Oji Sushi by Seachange — BP&O
Text by Richard Baird.
Oji is a sushi brand of the first. It is the first in New Zealand to use fully recyclable and biodegradable packaging and the first to use all free range products. This is a significant advancement and sets the brand apart from established competitors. Oji opened in New Zealand with two locations in Auckland's Commercial Bay, a place where they source their salmon, with the intention of granting smaller concessions to gas stations, shopping malls and food courts in the future.
Desiring to grab attention, be recognized as a fun and memorable brand, and stand out from other sushi chains in the country while channeling some of Japanese culture, Oji worked with Seachange to create his brand identity. After a trip to Japan, the studio developed a visual language of character and characters, inspired by colliding worlds of calm, craft and sophistication, vibrancy, neon and pop. These boldly combine the biodegradable packaging with interior graphics, signage and websites.
Chef Yukio Ozeki runs the Oji kitchen. He is a well-known figure in Japanese and fusion cuisine in Auckland. He is co-owner of Azabu and has made a name for himself with Ebisu. Ozeki's deep respect for the Japanese traditions of sushi making gives Oji Sushi its authenticity.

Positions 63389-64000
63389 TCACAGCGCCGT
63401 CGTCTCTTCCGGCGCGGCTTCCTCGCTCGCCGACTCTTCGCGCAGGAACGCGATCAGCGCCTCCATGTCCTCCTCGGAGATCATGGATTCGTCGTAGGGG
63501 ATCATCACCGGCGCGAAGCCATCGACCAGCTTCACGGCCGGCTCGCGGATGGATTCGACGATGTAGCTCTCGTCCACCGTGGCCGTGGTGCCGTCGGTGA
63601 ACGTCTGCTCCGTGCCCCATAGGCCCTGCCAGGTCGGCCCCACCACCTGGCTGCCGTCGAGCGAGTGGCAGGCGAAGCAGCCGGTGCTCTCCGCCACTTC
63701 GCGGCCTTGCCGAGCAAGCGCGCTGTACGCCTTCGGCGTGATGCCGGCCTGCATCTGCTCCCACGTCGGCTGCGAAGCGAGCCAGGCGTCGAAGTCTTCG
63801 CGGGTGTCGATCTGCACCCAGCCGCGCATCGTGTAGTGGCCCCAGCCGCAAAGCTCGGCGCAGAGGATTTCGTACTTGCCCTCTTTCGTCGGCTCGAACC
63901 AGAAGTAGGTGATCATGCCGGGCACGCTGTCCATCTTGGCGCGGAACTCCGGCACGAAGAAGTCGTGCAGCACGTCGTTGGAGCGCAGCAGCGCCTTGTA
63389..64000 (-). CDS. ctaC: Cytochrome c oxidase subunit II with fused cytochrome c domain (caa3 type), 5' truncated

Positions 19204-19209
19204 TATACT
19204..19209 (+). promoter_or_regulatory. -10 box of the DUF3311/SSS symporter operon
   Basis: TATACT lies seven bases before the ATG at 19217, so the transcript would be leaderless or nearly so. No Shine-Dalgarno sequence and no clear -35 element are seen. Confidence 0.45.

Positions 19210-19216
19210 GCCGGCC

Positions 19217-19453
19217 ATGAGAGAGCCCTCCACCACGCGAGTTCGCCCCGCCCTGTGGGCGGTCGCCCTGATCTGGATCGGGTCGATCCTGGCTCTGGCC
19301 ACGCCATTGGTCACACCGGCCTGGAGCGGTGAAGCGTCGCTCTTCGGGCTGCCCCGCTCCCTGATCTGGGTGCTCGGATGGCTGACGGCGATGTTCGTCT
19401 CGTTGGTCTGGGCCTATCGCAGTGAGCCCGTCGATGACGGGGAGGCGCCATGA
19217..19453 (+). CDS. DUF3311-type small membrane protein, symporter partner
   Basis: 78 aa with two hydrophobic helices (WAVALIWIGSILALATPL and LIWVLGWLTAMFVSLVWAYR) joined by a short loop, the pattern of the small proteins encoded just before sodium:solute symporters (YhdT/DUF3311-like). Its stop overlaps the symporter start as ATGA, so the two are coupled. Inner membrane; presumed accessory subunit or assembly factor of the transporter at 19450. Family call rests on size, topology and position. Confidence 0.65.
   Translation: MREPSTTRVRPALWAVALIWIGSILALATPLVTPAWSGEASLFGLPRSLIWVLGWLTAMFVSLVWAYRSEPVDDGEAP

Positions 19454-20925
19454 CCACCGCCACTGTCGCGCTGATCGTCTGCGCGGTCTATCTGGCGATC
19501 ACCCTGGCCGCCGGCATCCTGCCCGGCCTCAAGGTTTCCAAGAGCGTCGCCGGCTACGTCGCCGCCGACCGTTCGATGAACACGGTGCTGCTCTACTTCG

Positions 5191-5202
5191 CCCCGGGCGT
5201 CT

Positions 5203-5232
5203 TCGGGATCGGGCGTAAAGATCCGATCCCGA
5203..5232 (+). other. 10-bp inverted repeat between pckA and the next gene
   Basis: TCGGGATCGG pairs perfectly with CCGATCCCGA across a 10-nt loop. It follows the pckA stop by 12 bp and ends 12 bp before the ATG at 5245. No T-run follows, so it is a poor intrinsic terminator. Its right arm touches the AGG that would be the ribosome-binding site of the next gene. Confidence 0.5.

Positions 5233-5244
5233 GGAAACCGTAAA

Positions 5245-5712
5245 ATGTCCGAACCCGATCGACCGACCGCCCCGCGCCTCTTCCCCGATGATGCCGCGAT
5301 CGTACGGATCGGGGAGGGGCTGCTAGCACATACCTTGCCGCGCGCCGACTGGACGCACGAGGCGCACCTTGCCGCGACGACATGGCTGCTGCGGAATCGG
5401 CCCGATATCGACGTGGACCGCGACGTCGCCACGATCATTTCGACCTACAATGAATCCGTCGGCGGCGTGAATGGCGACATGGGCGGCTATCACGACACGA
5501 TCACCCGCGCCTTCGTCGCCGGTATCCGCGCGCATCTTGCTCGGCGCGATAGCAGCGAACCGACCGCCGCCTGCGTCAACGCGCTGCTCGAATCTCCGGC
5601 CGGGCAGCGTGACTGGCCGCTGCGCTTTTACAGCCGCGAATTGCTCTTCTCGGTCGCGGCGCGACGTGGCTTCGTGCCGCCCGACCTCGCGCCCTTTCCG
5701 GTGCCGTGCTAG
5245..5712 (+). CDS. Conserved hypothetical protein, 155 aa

The visual identity is an interface between illustrated and typographic characters. Drawing on the name Oji, which means uncle in Japanese, Seachange created an iconic sushi character. This is aided by a more anthropomorphized "Oji says" tone that delivers direct messages about sustainability and quality, with simple alliteration to get news home quickly. "Smile instead of miles" is a nice little phrase too.
Simplicity and repetition, delivered through shape, motion graphics, and color blocking, perfectly characterize the sushi experience and are characterized by playfulness and distinction. It takes a careful hand to balance these out without being overly simplified and lacking in character. Also check out Seachange's work for We Compost and Supertrash.
The simple shape of the oji sign offers flexibility and expression. It is in the shape of a sushi roll, can grow and transform to fill the space, can wink, be sliced, create patterns, bend and dance. In connection with the type and grid, the work succeeds in deriving some of the range over different surfaces from a very simple form. Again, it is the repetition of the process used in making sushi and the shape of the sushi itself that gives meaning and humor to the character and the visual language associated with it.
The associated material language of sustainability becomes clear in the packaging. This offers a communicative nuance. You feel the positioning of the brand in your hands and are supported elsewhere by words and deeds. In addition, material and graphic language create contrasts and a dialogue between modernity and tradition, craftsmanship and comfort. An interior design of oak, hand-glazed Japanese tiles and traditional Japanese Norens alongside bright neon signs, repetitive motion graphics and projected images of Oji on the wall takes up a busy urban imagery from different eras and distills them into franchised components maintaining a fun and recognizable character. There's enough reach ingrained in the process and in the product to keep everything interesting. More from Seachange on BP & O.
Design: Seachange. Opinion: Richard Baird.
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